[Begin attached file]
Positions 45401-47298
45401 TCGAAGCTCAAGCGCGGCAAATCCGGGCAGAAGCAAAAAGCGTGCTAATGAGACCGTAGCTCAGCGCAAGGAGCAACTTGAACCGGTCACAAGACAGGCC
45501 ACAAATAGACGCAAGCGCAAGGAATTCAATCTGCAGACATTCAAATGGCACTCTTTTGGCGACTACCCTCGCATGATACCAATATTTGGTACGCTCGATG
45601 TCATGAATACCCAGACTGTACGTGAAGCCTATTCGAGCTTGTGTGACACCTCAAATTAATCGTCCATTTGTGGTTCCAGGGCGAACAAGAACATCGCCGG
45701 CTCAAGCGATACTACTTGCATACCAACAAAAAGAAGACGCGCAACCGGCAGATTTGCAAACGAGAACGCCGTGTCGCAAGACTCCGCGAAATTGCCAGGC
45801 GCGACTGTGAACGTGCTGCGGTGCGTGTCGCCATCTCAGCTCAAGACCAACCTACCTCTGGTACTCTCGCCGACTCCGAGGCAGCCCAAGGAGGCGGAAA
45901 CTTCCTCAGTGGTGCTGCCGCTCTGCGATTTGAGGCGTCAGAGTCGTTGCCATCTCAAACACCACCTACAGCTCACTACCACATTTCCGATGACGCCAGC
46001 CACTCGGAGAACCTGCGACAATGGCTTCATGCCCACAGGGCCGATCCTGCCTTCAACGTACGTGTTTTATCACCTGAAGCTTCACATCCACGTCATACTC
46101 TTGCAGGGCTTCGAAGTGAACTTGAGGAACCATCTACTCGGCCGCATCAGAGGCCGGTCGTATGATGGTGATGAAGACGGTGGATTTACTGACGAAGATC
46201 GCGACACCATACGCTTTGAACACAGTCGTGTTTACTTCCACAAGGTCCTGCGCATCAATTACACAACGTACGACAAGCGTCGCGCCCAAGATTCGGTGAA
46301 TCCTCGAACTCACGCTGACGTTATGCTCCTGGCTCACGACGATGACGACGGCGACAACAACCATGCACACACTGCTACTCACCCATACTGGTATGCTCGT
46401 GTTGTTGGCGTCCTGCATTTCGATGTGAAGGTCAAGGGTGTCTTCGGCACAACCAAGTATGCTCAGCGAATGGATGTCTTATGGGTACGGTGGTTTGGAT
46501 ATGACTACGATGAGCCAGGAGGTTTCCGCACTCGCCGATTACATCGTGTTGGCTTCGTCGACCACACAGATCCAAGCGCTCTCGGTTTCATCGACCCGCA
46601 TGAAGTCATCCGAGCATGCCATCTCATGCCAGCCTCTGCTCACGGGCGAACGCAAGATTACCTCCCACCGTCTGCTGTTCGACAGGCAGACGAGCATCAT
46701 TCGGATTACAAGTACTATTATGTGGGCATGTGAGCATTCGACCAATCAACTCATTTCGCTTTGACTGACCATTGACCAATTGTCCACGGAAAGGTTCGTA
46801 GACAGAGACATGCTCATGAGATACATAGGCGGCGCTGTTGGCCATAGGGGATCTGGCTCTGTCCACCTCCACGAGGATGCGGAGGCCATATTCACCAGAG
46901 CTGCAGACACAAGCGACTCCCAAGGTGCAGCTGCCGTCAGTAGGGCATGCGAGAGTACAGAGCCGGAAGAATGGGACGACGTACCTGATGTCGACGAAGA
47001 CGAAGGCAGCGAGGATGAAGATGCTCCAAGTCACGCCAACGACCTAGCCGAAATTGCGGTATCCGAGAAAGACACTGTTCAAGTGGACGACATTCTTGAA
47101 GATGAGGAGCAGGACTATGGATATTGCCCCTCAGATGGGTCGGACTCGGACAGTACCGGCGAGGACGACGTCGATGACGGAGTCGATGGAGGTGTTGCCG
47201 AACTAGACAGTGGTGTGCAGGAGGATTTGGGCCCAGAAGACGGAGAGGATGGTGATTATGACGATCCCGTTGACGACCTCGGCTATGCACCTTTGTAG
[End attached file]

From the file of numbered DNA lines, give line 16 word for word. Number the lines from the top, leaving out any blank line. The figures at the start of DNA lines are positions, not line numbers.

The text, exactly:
46801 GACAGAGACATGCTCATGAGATACATAGGCGGCGCTGTTGGCCATAGGGGATCTGGCTCTGTCCACCTCCACGAGGATGCGGAGGCCATATTCACCAGAG